Even someone as young as Serena Cuevas, 24, who heads four teams of internationally competitive salsa dancers, has seen change in her lifetime—from her days as a student at Carlsbad High School to her selection as a perfect image for Gatorade on national television. In high school, she says, cliques separated people into “white” and “Mexican” and put her in the latter category, though she is just one-quarter Latina (Puerto Rican on her father’s side) mixed with Italian, also from her father, and Middle Eastern from her mother.
Still, to most, her surname marks her as Latina. “I definitely do identify with the Latino community,” Cuevas says. Of some Anglos, however, she says, “All they’ve heard of is burrito and quesadilla.”
As with other ethnic groups, Latinos come from privilege, and they come from poverty. Chula Vista Councilman Ramirez says there’s been a recent influx in the upscale southeastern neighborhoods of his city: affluent, educated immigrants from Tijuana escaping that area’s soaring drug-related crime rate.
Paola Hernandez of Azteca América television, the daughter of parents who were professionals, grew up on both sides of the border, attending Chula Vista parochial schools and private Tijuana academies. The Walther-Meades also fit that demographic. “There’s a way to integrate ourselves while maintaining the uniqueness of [different] cultures,” Yolanda S. Walther-Meade says, thus creating “a far richer tapestry—something that’s more international, broader.”
San Diego’s Latinos have made many enduring contributions to the arts as best-selling authors, iconic stars of the silver and small screens, top recording artists and entertainment executives. A former San Diego County Fairest of the Fair (1958), Raquel Tejada, daughter of a Bolivian aeronautics engineer and a graduate of La Jolla High School, gained fame in movies and on television as Raquel Welch (using the surname of her first husband). Mario Lopez, whose TV credits include the sitcom Saved by the Bell and the popular Dancing with the Stars, is a San Diego native and a 1992 graduate of Chula Vista High School.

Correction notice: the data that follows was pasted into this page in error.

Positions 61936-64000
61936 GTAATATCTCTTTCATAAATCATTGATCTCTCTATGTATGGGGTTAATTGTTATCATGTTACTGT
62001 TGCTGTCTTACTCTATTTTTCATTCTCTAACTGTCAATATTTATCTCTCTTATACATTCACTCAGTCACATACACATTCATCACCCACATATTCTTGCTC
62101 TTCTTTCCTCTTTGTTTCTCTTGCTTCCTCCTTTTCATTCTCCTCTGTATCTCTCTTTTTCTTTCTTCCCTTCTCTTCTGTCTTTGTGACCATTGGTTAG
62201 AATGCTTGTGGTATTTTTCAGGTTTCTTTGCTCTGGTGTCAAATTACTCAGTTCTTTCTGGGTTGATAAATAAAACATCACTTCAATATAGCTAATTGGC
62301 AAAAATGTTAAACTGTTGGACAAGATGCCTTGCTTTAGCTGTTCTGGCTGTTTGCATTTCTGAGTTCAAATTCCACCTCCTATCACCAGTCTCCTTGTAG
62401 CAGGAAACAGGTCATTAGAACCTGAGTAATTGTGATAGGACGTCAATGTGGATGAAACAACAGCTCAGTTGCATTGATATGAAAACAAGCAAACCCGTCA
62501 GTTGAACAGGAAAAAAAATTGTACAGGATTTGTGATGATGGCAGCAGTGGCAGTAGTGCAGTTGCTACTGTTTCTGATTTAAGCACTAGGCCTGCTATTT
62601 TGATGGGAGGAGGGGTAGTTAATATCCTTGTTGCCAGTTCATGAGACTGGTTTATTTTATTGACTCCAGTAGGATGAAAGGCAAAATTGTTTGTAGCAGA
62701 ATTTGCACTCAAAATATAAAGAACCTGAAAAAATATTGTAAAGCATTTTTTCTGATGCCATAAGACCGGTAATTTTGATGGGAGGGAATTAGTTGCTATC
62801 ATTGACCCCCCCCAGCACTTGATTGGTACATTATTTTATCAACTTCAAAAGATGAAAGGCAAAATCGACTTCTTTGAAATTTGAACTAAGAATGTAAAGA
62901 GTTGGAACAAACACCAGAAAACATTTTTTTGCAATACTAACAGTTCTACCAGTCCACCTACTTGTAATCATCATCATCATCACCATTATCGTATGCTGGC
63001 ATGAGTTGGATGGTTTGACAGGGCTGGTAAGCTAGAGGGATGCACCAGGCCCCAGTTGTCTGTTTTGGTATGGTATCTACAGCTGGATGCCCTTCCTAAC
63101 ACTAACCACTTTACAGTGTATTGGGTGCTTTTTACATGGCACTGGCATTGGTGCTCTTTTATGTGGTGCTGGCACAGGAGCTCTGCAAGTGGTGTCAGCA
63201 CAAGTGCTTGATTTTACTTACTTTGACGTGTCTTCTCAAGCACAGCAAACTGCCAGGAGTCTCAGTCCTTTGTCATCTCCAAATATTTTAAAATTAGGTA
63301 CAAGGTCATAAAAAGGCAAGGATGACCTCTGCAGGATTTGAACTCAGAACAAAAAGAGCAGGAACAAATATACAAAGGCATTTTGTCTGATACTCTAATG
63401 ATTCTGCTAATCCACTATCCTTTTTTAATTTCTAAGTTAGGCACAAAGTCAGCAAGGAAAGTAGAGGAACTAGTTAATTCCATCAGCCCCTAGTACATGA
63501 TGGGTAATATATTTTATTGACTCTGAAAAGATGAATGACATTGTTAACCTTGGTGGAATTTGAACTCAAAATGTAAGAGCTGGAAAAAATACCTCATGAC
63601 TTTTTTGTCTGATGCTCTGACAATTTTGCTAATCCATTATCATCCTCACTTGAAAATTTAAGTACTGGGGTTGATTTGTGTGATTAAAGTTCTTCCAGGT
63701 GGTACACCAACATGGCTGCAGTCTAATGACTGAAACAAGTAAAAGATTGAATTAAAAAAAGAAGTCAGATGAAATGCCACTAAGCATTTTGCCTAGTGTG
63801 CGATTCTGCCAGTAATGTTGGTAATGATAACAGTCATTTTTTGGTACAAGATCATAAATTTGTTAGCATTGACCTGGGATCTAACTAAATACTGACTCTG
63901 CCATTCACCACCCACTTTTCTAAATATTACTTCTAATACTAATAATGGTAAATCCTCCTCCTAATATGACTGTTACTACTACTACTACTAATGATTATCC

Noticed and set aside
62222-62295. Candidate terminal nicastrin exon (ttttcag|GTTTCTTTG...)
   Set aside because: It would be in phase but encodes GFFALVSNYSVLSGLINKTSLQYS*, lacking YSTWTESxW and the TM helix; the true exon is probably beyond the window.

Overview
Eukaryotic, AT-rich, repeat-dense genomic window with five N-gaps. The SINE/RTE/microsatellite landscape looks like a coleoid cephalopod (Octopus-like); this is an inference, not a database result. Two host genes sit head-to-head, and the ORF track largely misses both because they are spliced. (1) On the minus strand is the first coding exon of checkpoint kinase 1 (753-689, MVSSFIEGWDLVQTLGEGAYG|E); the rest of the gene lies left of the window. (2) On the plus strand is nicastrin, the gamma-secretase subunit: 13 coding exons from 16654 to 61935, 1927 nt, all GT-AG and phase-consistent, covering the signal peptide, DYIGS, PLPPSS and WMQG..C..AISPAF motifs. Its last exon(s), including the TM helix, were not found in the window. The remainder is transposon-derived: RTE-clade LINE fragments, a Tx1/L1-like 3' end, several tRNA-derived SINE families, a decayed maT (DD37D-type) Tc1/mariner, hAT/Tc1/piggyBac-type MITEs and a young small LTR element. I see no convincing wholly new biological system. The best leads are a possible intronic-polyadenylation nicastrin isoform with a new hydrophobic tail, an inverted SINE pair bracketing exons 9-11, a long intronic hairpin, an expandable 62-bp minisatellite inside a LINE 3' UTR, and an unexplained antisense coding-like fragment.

Another San Diego native, Gregory Nava, had the enviable chore of working with actress Jennifer Lopez, directing her in both Selena and Bordertown, but also has won many accolades for his Academy Award nominee, El Norte. Comedian Paul Rodriguez spent time in both National City and Chula Vista as he was growing up. Best-selling novelist Victor Villaseñor, a Carlsbad native and Oceanside resident, wrote the screenplay for the movie The Ballad of Gregorio Cortez, starring Edward James Olmos. Paul Espinosa, former executive producer at KPBS, is best known for his documentaries, but he also produced the feature-length movie and the earth did not swallow him.
Latino performers, from the mainstream Puerto Rican José Feliciano to the Mexican singing sensation Paulina Rubio, have been scheduled for recent visits to local stages, and the San Diego County Fair selects Latino acts for its grandstand every year and finds them to be among the best-attended. Using the stage name El Vez, Robert Lopez—“The Mexican Elvis”—performs on both sides of the border, and there are plenty of norteño bands to satisfy primarily Latino audiences. The Show Palace in Oceanside specializes in booking Latino groups.
For traditionalists, there are mariachi and estudiantil (student) groups throughout the county. Local singers and dancers performed for almost six hours September 15 at Oceanside’s celebration of Fiestas Patrias, Mexican Independence Day. Every year, California State University San Marcos sponsors an annual Oaxacán festival (named for the state in southern Mexico) with a tongue-twisting name, Guelaguetza.
Broadcasting, in general, gets a bad rap from many Latinos. Castañeda and former TV news reporter Carlos Delgado say they see no more Hispanic faces on television now than they did a decade ago. Castañeda has tried to correct what she regards as a paucity of Latino news on TV with her own show, Stories de la Frontera (Stories of the Border), a cross-border compendium of features.